Two ideas for talking about ticks on social media

Two ideas for talking about ticks on social media

Looking for new ways to bring up tick preventives on your veterinary practice’s Facebook account? We’ve got posts for that.
source-image
Mar 03, 2017
By dvm360.com staff

Tick season is year-round, so we can’t blame you for feeling fatigued when it comes to encouraging clients to use preventives on social media. We’ve taken some of the pain out of the process with the two Facebook post ideas below.

Follow the simple instructions, and ta-da—you’re done…with the posts, that is. Ideally, these posts will initiate conversations between your practice and your clients, so get ready to talk ticks!

Idea #1: Attention-grabbing adorableness

  1. Buy or borrow a few pet costumes (or maybe you can just raid your closet).

  2. Ask a couple of clients who’ve brought their pets in for routine exams if you can take pictures of their pets wearing the disguises. Tell the clients what you plan to do with the photos and get permission to use them (Psst! Here’s a printable photo release form).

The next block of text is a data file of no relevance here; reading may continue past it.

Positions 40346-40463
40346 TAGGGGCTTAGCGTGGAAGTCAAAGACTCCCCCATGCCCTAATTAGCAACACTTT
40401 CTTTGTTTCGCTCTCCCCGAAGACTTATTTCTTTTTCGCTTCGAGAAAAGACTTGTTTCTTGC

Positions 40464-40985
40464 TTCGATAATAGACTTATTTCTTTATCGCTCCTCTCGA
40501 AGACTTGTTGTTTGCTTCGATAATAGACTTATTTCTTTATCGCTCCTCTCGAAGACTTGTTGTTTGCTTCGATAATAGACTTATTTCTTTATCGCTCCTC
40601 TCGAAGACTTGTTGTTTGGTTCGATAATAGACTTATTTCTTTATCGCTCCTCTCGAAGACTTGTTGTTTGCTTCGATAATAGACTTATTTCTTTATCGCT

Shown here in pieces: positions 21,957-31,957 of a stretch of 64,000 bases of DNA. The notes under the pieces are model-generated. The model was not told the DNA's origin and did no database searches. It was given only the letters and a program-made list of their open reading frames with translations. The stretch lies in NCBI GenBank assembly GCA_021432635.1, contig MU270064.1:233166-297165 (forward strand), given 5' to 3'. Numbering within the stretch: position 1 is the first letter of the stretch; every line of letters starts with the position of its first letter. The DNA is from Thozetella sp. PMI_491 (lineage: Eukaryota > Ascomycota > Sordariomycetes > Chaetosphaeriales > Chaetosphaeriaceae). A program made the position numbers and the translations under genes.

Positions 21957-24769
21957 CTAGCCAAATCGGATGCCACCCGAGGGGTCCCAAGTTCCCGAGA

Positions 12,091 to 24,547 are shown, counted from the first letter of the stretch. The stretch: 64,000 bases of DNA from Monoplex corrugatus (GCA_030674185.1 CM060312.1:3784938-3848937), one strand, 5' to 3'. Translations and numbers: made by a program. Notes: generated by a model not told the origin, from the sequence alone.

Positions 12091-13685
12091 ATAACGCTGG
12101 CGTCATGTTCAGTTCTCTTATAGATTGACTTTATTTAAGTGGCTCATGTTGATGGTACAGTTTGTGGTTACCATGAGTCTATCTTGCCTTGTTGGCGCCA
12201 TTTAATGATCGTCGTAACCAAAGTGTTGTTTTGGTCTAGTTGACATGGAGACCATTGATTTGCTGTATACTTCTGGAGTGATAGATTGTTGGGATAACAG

Agnes is here to look cute and serve as inspiration. (Photo courtesy of dvm360 associate content specialist Sarah Mouton Dowdy)

  1. Pick your favorite pictures and then post them to Facebook along with the following text, modifying it according to the costume and the pet:

This isn’t really a strawberry—it’s Agnes in disguise! Gotcha! Tick-borne diseases are similarly hard to recognize in both pets and people. The best way to protect yourself and your pets is with year-round prevention. Call us or stop by to get tick preventives for your pet!

Idea #2: Engaging education

  1. Drag and drop the image of the handout below to your computer’s desktop.

Drag and drop this image to your computer's desktop.

  1. Post the image on your practice’s Facebook page along with the following text:

It typically takes less than 48 hours for a tick to transmit disease to your pet. That’s why it’s so important to use preventives year-round and to regularly check your dog or cat for ticks—even if you live in an urban area. Click on the link to download a handy handout on tick prevention and scanning for ticks at home, and then reach out if you have any questions! www.dvm360.com/tickhandout